Can You Truly Hide from the Internet? The Global Applicability of the EU’s “Right to Be Forgotten”

By Annalisa Choy


In 2014, the European Court of Justice (ECJ) established the “right to be forgotten.”[1]  Under this right, Google must comply with an individual’s request to remove their personal information from its search results.[2]  Google agreed to remove the information from its domains based in the European Union (EU), but refused to remove the information from Google domains in other countries.[3]  This situation raises the question of whether an order directing Google to remove personal information under the right to be forgotten may extend beyond the EU’s territory—a question that the ECJ is scheduled to address in Google v. Commission Nationale de L’Informatique et des Libertés (CNIL).[4]

On one hand, Google’s refusal to remove the personal information from the domains of other countries makes the “right to be forgotten” useless.  Citizens located in the EU may still access the individual’s information by faking an IP address of a non-EU country to access that country’s domain.  On the other hand, extending the EU’s laws beyond its borders contradicts the territoriality and autonomy of other countries.  For instance, if the EU’s right to be forgotten is extended to the United States, it would likely conflict with the American First Amendment.  This article argues that, on the grounds of international comity, if an injunction from one jurisdiction requires Google to remove certain information from its search results, that injunction may not extend beyond the issuing jurisdiction’s boarders.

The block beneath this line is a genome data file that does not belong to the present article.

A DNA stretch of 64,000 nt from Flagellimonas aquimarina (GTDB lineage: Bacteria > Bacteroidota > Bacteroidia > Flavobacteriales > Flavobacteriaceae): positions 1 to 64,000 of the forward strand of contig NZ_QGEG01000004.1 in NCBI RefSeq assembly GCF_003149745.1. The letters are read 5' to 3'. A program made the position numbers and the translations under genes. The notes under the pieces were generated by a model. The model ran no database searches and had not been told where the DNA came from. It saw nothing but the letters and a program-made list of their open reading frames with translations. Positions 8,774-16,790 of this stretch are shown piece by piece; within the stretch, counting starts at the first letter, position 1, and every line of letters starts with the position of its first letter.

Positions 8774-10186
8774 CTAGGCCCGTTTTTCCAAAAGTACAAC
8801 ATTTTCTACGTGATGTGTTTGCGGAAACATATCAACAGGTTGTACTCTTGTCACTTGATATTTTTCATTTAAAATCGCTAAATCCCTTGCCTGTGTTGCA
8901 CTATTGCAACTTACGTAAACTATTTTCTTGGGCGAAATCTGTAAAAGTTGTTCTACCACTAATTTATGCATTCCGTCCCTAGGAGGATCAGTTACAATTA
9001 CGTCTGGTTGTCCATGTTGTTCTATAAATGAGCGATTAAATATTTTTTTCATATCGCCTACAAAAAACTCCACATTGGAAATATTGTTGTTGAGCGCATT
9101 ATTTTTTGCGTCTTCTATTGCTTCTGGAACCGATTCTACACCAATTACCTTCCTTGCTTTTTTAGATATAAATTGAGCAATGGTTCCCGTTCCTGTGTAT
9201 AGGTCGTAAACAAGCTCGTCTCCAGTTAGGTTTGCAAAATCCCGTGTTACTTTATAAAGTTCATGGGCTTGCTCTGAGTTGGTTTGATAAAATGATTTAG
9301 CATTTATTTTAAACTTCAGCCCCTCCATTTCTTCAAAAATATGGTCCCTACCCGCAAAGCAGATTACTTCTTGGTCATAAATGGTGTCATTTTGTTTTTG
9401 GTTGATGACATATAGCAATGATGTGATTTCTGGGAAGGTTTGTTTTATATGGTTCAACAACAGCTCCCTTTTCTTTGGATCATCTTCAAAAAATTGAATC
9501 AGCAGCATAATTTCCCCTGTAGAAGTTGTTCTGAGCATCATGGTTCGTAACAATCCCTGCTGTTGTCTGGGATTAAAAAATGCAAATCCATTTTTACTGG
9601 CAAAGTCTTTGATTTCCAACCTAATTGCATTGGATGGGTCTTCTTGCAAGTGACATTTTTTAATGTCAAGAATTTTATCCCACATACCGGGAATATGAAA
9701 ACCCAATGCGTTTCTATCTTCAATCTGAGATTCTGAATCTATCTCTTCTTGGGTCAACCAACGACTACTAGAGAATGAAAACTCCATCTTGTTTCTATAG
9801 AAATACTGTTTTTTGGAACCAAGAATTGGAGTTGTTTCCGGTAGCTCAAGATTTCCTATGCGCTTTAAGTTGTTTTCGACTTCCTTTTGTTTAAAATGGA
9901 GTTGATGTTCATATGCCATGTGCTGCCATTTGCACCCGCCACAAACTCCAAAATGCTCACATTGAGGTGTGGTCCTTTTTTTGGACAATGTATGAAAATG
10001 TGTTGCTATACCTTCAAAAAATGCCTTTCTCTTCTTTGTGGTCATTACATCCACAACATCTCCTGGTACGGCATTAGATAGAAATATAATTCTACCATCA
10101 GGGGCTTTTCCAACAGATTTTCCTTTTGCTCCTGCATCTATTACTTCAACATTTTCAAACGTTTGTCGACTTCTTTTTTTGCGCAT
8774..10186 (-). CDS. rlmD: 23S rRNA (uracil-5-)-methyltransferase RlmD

Underlying Principles: Autonomy, Territoriality, and Comity

The following principles of autonomy, territoriality, and comity underlie the policy reasons for declining to extend orders regulating Internet content beyond the borders of the issuing territory.


A country’s jurisdictional authority may be separated into three categories: (1) jurisdiction to prescribe, (2) jurisdiction to adjudicate, and (3) jurisdiction to enforce.[5]  These three categories describe a country’s authority to promulgate laws regulating people, subject those people to its judicial processes, and compel compliance with its law respectively.[6]  The question in the Internet search cases asks how far and to what extent a country’s jurisdiction to enforce may extend.  If a court order to remove Internet content extends the law of jurisdiction X into jurisdiction Y, it disregards the latter’s autonomy.  That is, jurisdiction Y forfeits its ability to prescribe and enforce its laws regarding that Internet content.


Under the “territorial principle,” a state has the authority to make law applicable to all persons and property within its territory.[7]  Although the Supreme Court held in 1824 that the “laws of no nation can justly extend beyond its own territories, except so far as regards its own citizens,”[8] strict territorial reach of domestic statutes greatly diminished after World War II.[9]  While the advent of the internet increases access and communication among citizens of different nations, the structure of the Internet agrees with territorial boundaries because it has country-specific domain names and IP addresses.  These domain names are overseen by an organization called the Internet Corporation for Assigned Names and Numbers (ICANN).[10]  The decentralized nature of the Internet seems to accord with the principles of territoriality, which supports the idea of a country’s autonomy.